Better known as “the other Spotify,” Deezer’s been flying under the radar (or at least, under the shadow cast by Spotify) since its launch, despite being the (now distant) 2nd most popular Music streaming service around. Now, according to Bloomberg, Deezer is ready to beef up operations, reportedly raising a round that would put them into Unicorn status, valuing the company at €1 Billion.
Deezer: a history.
The latest report around Deezer gives us an opportunity to look at how Deezer has evolved since their last round of funding, a €100 Million round (€75 Million of new capital & €25 Million to buy out previous share-holders), which may have valued the company at as much as €500 Million at the time. Nearly three years later, the company has grown 200%, up to 6 Million Premium Subscribers from 2 Million back in 2012. If the valuation in 2012 was appropriate, a $1 Billion+ valuation for Deezer seems appropriate.
Additionally, Deezer’s ratio of Premium Subscribers to Valuation lines up pretty well with Spotify’s, who is currently valued north of $8 Billion with 75 Million subscribers. It would seem that the Music Streaming premium subscriber value has standardized around to around a $160 ARPU for both players.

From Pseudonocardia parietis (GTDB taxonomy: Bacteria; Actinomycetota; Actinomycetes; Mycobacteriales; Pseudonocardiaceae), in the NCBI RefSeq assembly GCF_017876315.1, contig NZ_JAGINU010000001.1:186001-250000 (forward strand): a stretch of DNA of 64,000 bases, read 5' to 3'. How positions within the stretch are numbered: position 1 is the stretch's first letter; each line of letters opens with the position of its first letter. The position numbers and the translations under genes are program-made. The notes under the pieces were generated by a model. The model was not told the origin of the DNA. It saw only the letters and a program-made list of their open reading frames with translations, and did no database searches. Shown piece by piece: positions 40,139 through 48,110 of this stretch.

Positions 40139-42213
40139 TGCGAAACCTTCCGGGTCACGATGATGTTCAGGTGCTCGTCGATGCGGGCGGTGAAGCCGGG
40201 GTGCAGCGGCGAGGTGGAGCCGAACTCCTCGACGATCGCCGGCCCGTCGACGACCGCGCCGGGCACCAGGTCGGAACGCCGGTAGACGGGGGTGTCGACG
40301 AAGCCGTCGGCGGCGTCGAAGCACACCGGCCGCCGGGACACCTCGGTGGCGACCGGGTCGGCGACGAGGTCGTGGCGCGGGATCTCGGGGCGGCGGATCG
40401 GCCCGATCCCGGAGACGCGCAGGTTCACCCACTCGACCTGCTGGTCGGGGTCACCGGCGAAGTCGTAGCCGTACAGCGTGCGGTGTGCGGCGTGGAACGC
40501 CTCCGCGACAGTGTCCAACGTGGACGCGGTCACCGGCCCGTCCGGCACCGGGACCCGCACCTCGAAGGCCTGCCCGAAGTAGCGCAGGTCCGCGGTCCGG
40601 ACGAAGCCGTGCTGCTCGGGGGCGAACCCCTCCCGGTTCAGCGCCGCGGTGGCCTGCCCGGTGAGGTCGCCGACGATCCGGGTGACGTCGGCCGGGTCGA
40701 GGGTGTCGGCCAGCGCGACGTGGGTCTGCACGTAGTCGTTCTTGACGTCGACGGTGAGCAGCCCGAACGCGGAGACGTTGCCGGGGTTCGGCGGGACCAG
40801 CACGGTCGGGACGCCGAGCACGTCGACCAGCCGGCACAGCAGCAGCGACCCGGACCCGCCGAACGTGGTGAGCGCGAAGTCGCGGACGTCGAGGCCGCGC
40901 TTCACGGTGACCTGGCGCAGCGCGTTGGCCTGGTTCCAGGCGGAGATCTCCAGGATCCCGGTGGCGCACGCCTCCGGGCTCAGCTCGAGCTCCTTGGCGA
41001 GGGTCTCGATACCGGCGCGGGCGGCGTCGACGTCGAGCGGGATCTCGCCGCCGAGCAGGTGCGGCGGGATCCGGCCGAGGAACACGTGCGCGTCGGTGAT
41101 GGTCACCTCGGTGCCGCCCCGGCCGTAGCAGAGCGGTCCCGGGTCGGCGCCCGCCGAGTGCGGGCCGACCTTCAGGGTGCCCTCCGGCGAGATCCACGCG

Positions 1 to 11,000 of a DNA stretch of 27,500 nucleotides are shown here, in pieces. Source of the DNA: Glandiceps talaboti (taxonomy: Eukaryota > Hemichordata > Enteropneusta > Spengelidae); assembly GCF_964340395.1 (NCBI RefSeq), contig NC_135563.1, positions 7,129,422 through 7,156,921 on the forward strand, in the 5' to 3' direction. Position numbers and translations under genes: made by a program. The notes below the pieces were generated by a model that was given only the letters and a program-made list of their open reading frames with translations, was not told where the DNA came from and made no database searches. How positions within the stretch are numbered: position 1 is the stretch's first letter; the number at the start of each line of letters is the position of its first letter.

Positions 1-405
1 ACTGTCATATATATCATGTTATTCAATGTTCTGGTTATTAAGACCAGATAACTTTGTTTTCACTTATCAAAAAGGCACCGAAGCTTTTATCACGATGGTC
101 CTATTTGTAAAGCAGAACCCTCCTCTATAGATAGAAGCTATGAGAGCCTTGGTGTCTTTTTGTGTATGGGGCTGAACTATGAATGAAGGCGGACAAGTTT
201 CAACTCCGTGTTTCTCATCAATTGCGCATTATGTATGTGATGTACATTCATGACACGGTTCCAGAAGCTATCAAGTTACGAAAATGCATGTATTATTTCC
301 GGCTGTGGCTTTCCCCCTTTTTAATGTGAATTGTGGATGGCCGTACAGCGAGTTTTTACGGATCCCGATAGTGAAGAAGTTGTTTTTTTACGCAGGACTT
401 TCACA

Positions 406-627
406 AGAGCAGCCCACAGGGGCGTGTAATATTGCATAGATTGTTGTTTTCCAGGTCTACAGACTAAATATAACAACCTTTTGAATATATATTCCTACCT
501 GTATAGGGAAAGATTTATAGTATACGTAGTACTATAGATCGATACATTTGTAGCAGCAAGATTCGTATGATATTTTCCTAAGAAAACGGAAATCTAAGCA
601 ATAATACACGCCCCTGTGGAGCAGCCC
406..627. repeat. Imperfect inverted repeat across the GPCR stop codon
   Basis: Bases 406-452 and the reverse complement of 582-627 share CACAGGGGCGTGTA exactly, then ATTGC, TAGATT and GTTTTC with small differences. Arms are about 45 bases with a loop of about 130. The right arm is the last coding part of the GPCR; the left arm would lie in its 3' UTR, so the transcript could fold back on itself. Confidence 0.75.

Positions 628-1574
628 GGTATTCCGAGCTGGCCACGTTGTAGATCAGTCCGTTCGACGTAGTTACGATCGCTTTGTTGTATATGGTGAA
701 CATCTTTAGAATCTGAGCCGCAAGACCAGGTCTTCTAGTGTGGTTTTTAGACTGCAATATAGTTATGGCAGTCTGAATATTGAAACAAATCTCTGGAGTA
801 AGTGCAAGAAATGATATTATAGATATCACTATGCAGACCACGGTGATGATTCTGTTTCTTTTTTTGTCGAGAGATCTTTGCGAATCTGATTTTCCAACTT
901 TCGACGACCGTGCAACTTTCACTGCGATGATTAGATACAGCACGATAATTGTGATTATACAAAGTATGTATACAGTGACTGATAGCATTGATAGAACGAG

So, while Deezer has not grown as quickly as Spotify, they have maintained the same ARPU, and have secured a decent customer base with steady growth. Personally, I think that Spotify, Deezer et al. were not the revolution or the Napster 2.0 that everyone thought these services would be. The labels made their bets, and set up terms such that streaming services could do very little in terms of innovation beyond their business model. Deezer has leaned towards a recommendation engine called Flow that works quite well (I reviewed it back in 2013 when it was first released, and my opinion stays the same today), while Deezer flooded the US Market quickly and sits on a nice consumer experience focused on curated playlists and President Obama’s hat tip.
There is room for innovation in the music space: artists are still poor, and labels have held a tight grip on the revenue stream, despite the fact that their role is still shifting. Who will disrupts the Deezer’s & Spotify’s of the world?
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